By Show and Tell
By Bree Davies
By Bree Davies
By Cory Casciato
By Emilie Johnson
By Robin Edwards
By Bree Davis
By Josiah M. Hesse
Goldhamer now lives in R&R House, an active community house full of musicians and permaculture practitioners. Denver "is an empowering place," she says, "where, with gumption and persistence, people can make what's in their mind a reality."
One thing on her mind these days: Long Spoon, a collective working toward ideals of "community health" through positive group dynamics and social change, especially within the arts. "It's potluck style," Goldhamer explains. "A group of individuals can together bring many things to the table, creating a diversity of diet. That diversity is going to be a stronger force, more healthy for the life of a community, and more nourishing as a whole. Seems way better than one person eating a massive amount of mac 'n' cheese by themselves."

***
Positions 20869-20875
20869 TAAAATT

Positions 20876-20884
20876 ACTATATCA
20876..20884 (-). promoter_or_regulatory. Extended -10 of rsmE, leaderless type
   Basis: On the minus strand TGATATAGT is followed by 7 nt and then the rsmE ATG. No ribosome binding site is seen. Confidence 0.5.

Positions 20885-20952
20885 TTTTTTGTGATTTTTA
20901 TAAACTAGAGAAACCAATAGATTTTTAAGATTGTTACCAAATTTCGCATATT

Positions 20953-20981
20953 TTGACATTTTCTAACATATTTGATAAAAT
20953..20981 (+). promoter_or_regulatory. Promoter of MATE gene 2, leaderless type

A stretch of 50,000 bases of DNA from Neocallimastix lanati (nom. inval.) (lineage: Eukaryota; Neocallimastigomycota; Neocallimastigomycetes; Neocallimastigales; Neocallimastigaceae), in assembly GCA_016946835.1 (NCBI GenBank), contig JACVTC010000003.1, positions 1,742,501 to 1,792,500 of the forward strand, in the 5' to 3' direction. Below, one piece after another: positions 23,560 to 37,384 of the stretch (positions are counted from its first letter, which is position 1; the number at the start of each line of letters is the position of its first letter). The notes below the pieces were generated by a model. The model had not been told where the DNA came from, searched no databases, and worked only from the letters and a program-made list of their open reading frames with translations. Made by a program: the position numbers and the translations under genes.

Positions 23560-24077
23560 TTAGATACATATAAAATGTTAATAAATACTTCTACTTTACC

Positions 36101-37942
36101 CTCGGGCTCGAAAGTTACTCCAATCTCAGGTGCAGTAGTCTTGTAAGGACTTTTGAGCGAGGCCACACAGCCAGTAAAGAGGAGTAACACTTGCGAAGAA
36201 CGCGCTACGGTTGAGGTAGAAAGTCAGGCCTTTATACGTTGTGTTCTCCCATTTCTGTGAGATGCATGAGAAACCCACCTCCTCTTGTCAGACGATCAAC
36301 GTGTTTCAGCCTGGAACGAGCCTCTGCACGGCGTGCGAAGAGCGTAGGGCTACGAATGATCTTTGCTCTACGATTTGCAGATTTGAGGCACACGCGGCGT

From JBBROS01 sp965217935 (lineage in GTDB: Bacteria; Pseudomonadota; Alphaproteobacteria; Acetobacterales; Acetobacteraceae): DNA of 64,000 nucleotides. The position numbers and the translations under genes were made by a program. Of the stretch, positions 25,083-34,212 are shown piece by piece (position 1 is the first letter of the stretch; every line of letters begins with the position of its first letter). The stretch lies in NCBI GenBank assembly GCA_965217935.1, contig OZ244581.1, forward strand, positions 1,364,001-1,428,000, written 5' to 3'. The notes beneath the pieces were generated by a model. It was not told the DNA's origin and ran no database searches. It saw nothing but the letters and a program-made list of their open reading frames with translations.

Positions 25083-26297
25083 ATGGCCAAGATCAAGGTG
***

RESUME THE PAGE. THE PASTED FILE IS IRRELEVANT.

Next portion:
The name Long Spoon was inspired by a couple of things. The line "If you're going to dine with the devil, you'd better dine with a long spoon" is useful advice if you're serious about being a successful musician yet want to maintain a healthy distance from the corrupt behavior within the industry, Goldhamer says. And then there's the proverb about a guy who wants to see what hell is like. There's a table loaded with food, and people sitting around it — one hand tied behind their back, the other hand with a long spoon tied to it so that they cannot lift the spoons to their own mouths. The guy then asks to see heaven — and the setup is the same, but now everyone is feeding each other. "By helping one another, we're able to make it work," Goldhamer says.
Long Spoon will serve up its second compilation release this spring. Take a heaping helping. — Patricia Calhoun